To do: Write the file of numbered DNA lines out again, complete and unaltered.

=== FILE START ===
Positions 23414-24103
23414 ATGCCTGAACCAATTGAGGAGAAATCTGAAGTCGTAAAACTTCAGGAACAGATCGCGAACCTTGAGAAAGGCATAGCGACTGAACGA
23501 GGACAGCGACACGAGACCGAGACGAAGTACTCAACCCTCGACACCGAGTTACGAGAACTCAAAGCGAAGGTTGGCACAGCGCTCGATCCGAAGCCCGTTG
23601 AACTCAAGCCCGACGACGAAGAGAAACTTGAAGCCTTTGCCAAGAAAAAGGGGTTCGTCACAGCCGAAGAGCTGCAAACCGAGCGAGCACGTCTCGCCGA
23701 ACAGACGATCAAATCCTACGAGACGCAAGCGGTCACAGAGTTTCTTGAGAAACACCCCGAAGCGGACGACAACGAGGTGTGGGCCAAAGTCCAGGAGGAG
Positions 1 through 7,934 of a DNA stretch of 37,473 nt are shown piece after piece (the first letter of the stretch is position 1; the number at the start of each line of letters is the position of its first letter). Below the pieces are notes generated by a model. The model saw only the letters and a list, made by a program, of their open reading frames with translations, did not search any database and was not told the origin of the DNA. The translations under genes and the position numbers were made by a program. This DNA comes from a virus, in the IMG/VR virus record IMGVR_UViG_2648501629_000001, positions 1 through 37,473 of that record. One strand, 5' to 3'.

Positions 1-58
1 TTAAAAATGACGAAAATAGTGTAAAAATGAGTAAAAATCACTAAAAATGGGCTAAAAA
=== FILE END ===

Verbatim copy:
Positions 23414-24103
23414 ATGCCTGAACCAATTGAGGAGAAATCTGAAGTCGTAAAACTTCAGGAACAGATCGCGAACCTTGAGAAAGGCATAGCGACTGAACGA
23501 GGACAGCGACACGAGACCGAGACGAAGTACTCAACCCTCGACACCGAGTTACGAGAACTCAAAGCGAAGGTTGGCACAGCGCTCGATCCGAAGCCCGTTG
23601 AACTCAAGCCCGACGACGAAGAGAAACTTGAAGCCTTTGCCAAGAAAAAGGGGTTCGTCACAGCCGAAGAGCTGCAAACCGAGCGAGCACGTCTCGCCGA
23701 ACAGACGATCAAATCCTACGAGACGCAAGCGGTCACAGAGTTTCTTGAGAAACACCCCGAAGCGGACGACAACGAGGTGTGGGCCAAAGTCCAGGAGGAG
Positions 1 through 7,934 of a DNA stretch of 37,473 nt are shown piece after piece (the first letter of the stretch is position 1; the number at the start of each line of letters is the position of its first letter). Below the pieces are notes generated by a model. The model saw only the letters and a list, made by a program, of their open reading frames with translations, did not search any database and was not told the origin of the DNA. The translations under genes and the position numbers were made by a program. This DNA comes from a virus, in the IMG/VR virus record IMGVR_UViG_2648501629_000001, positions 1 through 37,473 of that record. One strand, 5' to 3'.

Positions 1-58
1 TTAAAAATGACGAAAATAGTGTAAAAATGAGTAAAAATCACTAAAAATGGGCTAAAAA